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Saturday, October 22, 2011

Breaking the silence and education is the key to dealing with violence and rape

An interview with Alison Botha by Zara Majidpour

“It was in December 1994 when I was abducted at knifepoint, raped, attacked and left for dead by two men who were later caught and jailed for life. My injuries were severe - 36 stab wounds to my abdomen and 16 cuts across my throat. Holding my intestines in with one hand and my head on with the other, I crawled and stumbled to a nearby road.” Quote from Alison’s Facebook page.

It is hard to believe that Alison could survive from such a horrific attack but she did. She survived to share her story with a wide range of audiences in over 20 countries.

Alison Botha was born and raised in Port Elizabeth, a small coastal city in South Africa. She married in 1997 and in 2003 she gave birth to her baby boy. She has written two books. Her first book “I have life: Alison’s journey”, published in 1998 and second book “For the tough times: Alison’s survivor’s journal” published in 2002.

I interviewed Alison Botha recently and I ask these questions:

Question: You were one of the first South Africans who inspired people in South African and around of the world with your story. What inspired you to talk and write books about it?

Alison Botha: I am lucky that I never felt guilty about what happened to me – I knew I was a victim. I also realized that others could learn from my experience if I shared it with them. This grew to a full-time speaking business and my books. I now know that far more GOOD has come out of what happened to me than the BAD of the actual experience.

Q: South Africa has the highest rate of murders and rape in the world. As a South African, what do you believe are the solutions for that?

Alison: Education is key – women have traditionally been taught to keep quiet about such abuse. The more we force society to face the reality of what is happening by talking, educating and announcing, the more society will understand that it is a problem that cannot be ignored. I also believe that murderers and rapists are people who have little value for themselves or humans in general – we could use the school system to educate youngsters of the unique and valuable importance of each individual.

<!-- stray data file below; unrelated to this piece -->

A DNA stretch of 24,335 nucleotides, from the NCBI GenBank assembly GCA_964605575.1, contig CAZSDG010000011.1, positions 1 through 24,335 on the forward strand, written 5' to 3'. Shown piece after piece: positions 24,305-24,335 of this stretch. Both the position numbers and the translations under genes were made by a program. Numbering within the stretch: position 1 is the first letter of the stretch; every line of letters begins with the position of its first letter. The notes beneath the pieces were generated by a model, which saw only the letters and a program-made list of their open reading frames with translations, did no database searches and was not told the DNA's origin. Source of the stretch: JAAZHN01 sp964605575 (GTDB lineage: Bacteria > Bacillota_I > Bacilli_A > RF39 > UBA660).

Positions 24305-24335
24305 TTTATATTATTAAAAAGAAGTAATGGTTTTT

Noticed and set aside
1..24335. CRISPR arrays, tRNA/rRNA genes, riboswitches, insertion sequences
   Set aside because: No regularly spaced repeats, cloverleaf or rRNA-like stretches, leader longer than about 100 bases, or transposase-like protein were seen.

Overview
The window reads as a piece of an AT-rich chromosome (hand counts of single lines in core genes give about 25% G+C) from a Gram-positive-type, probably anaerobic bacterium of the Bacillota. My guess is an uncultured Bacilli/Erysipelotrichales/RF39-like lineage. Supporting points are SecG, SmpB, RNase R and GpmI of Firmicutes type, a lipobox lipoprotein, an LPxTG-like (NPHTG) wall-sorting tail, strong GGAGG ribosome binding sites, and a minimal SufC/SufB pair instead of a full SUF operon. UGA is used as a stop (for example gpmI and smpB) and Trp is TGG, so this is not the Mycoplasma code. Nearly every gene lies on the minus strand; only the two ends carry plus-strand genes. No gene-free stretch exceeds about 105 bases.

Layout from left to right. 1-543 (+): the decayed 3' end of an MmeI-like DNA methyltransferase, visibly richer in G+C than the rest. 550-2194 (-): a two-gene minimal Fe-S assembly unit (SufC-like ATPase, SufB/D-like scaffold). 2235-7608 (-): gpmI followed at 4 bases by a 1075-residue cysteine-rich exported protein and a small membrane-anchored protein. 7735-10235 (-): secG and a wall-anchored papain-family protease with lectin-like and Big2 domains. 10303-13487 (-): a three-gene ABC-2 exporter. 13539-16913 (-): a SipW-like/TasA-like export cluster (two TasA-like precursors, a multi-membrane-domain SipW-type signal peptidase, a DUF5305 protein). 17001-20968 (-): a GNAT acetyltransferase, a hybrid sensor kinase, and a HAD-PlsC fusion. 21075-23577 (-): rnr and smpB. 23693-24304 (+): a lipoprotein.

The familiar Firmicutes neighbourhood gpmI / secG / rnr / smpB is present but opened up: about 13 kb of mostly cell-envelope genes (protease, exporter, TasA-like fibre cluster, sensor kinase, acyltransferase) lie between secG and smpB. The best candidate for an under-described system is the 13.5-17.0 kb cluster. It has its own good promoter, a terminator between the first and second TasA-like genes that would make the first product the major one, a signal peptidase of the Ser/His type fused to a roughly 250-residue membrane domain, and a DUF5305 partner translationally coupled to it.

Q: In many countries, especially traditional countries, when women are raped, they fall into sin and some believe that the rape was their fault. They never break the silence of what happened to them. What is your advice?

Alison: Some societies can be very cruel and unaccepting of certain crimes. These beliefs should be challenged in order to give these women a voice and recognition. Even so, my advice in the immediate to such victims, would be to make the personal choice to be greater than the trauma they have suffered – to not give the rape any more power over their lives than it deserves.

Q: How can you educate these traditional societies about rape and assisting rape victims?

Alison: It is difficult to change a society with its beliefs are based on tradition or religion. However, there is so much information available these days and studies that have been done that there is really no excuse for a lack of knowledge. Un fortunately, it is often the victims themselves, or their immediate loved ones, who will be passionate enough to insist that this information be seen and considered by the leaders of their society.

Q: What are your goals with your rape education program?

Alison: I think you have misunderstood - I do not have a ‘rape education program’ as such. I share my own story of rape and overcoming adversity with a wide range of audiences, which I hope brings more awareness of rape to the society in general. It is something that I feel should be able to be talked about just as openly as any other crime. However, my primary goal is to teach people that they have control over whatever adversities befall them – that they have the CHOICE how they respond.

This interview was translated into Persian (Farsi) and published in Shahrzadnews website